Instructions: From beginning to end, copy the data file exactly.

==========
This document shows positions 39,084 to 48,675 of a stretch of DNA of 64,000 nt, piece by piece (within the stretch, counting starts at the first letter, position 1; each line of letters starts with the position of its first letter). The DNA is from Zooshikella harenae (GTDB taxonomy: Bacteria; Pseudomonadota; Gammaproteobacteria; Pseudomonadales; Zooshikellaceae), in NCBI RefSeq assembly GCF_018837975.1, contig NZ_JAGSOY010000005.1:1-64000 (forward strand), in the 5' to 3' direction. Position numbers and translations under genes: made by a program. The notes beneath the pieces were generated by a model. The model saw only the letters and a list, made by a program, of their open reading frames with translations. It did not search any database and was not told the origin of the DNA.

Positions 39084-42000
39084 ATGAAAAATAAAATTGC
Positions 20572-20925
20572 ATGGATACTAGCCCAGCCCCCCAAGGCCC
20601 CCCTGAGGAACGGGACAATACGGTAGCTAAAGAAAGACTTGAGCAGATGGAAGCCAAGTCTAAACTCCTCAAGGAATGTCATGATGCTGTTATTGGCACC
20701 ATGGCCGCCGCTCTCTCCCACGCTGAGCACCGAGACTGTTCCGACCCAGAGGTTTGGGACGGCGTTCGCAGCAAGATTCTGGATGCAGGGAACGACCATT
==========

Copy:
This document shows positions 39,084 to 48,675 of a stretch of DNA of 64,000 nt, piece by piece (within the stretch, counting starts at the first letter, position 1; each line of letters starts with the position of its first letter). The DNA is from Zooshikella harenae (GTDB taxonomy: Bacteria; Pseudomonadota; Gammaproteobacteria; Pseudomonadales; Zooshikellaceae), in NCBI RefSeq assembly GCF_018837975.1, contig NZ_JAGSOY010000005.1:1-64000 (forward strand), in the 5' to 3' direction. Position numbers and translations under genes: made by a program. The notes beneath the pieces were generated by a model. The model saw only the letters and a list, made by a program, of their open reading frames with translations. It did not search any database and was not told the origin of the DNA.

Positions 39084-42000
39084 ATGAAAAATAAAATTGC
Positions 20572-20925
20572 ATGGATACTAGCCCAGCCCCCCAAGGCCC
20601 CCCTGAGGAACGGGACAATACGGTAGCTAAAGAAAGACTTGAGCAGATGGAAGCCAAGTCTAAACTCCTCAAGGAATGTCATGATGCTGTTATTGGCACC
20701 ATGGCCGCCGCTCTCTCCCACGCTGAGCACCGAGACTGTTCCGACCCAGAGGTTTGGGACGGCGTTCGCAGCAAGATTCTGGATGCAGGGAACGACCATT